The inaugural YouTube Music Awards (YMA) took place Sunday night in New York City. The website-sponsored music awards show, touted as a celebration of the do it yourself content environment Youtube helped to foster. It was billed as the crowning moment of years worth of artists that have taken things into their own hands to make it on their own terms. From the sounds of it, the YouTube Music Awards seemed poised to crown those who had used the website as a come up. Think Mac Miller, Macklemore, Chance The Rapper and the hundreds of young artists and directors across the country using the site to get their art to the world.
Instead, the YMAs featured headliners Arcade Fire, Lady Gaga and Eminem performing while shooting live music videos with program director and legendary video director Spike Jonze. It was, in the words of one of my former Journalism professors, one of the biggest public blowjobs in the history of already blowy award shows. The awards show was, in essence, Jonze’s wet dream, a grand stage for the director to remind everyone he’s pretty good at what he does. Add in the fact that hosts Jason Schwartzmann and Reggie Watts rarely had any idea what to say and you have yourself a show with a production value seemingly lower than many of the videos the site hosts.
In a similar position to that of MTV on September 14, 1984 when the Video Music Awards first entered the world, YouTube finds itself as the de facto landing spot for music videos in today’s media climate. Perhaps because of this distinction, the YMAs came to fruition yesterday. Jonze, earlier last week, voiced his interest in creating “live music videos” at the awards show. While playing on YouTube’s reputation as an open-source type format from which anyone can make a name for themselves, Jonze missed the mark in directing videos for larger-than-life acts such as Lady Gaga, Arcade Fire, Eminem and Avicii; forgoing the up and comers that make the greatest use of the streaming video site.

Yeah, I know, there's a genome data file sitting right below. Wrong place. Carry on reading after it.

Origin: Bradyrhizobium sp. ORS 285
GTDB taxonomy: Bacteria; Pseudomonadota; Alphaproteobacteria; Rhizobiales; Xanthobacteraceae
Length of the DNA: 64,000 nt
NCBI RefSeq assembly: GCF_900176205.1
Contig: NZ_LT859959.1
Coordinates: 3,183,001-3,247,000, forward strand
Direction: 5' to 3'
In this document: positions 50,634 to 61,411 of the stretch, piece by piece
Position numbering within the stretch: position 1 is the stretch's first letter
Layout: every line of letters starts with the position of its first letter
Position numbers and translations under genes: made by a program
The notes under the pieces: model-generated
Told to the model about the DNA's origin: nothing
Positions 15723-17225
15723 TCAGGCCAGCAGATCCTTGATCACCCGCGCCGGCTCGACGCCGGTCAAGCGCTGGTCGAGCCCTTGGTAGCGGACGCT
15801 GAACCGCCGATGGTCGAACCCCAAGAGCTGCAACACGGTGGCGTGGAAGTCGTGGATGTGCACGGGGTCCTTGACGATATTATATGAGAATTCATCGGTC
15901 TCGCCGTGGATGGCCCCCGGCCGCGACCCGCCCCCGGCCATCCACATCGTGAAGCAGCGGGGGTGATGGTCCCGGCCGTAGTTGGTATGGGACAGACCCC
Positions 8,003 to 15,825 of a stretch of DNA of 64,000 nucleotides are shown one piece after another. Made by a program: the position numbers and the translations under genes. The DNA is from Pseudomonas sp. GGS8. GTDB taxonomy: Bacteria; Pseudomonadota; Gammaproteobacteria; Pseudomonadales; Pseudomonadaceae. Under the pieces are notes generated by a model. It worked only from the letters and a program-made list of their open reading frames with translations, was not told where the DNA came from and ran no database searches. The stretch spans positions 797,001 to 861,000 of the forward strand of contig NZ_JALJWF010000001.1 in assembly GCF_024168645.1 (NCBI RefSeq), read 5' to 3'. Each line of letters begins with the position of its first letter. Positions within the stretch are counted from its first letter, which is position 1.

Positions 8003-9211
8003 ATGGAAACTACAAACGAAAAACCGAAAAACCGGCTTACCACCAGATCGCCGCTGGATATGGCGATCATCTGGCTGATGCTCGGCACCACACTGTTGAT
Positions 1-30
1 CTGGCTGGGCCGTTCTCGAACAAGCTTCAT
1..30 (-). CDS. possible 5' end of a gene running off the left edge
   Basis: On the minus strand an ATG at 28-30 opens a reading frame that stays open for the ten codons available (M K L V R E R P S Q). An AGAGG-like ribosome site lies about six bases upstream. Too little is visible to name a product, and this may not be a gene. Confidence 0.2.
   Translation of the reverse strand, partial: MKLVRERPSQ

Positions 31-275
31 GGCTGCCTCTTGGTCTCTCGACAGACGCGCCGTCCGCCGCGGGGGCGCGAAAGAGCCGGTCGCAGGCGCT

It wasn’t all bad. While the artists featured may have been different from what I had in mind when first picturing the YMAs, organizers did get plenty right. For one, by producing a live awards show, albeit a show Jonze described beforehand as one in which “We’ve been given a lot of room to make a mess,” YouTube was able to step up and prove itself a viable alternative to traditional television-an important distinction as viewers increasingly ditch the tube and cable for free streaming service via the website. Winners were also voted on by fans, a nod to the user-generated content and interaction that has made YouTube the media Goliath it is today. While Eminem interestingly won ‘Artist of the Year’ days before his first album in two years came out and kid’s group Girls’ Generation won best video, it was a good move to leave it to the fans. . . I guess.
Regardless of what I or anyone else thought of the show last night, it happened, and that’s all that really matters at the end of the day. The web was flooded with fresh memes and, soon, a slew of new Jonze-directed videos. Any first run is going to be a little rough around the edges (see: early VMAs), but it will be interesting to see where YouTube takes the fledgling awards setup-to the mainstream or tailored to the users actually frequenting the site and providing much of the content. Either way, organizers of the show and YouTube can sleep easy knowing they’re having a better week than former YouTube owner Chad Hurley, who got himself in Kanye West’s line of fire this week, although Tyler, The Creator may feel differently (see below).